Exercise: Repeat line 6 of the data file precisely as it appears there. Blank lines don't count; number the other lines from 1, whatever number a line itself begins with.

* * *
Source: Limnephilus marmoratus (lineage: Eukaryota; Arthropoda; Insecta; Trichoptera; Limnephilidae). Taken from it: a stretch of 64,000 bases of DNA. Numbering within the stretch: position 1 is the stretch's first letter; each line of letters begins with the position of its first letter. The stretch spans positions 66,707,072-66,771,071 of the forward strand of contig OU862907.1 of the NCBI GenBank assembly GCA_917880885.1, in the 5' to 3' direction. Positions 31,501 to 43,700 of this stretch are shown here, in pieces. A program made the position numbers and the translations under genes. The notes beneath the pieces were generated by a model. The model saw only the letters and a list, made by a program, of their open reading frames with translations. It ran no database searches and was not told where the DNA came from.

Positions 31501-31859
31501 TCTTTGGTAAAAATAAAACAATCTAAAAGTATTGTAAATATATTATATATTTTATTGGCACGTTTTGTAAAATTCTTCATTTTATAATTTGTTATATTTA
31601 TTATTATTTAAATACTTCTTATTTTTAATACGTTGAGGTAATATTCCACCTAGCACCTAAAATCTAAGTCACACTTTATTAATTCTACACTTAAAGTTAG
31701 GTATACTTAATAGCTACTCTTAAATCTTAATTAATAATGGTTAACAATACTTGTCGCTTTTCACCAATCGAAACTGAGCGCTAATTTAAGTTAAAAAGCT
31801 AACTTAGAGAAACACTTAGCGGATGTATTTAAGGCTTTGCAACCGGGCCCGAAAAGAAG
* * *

31801 AACTTAGAGAAACACTTAGCGGATGTATTTAAGGCTTTGCAACCGGGCCCGAAAAGAAG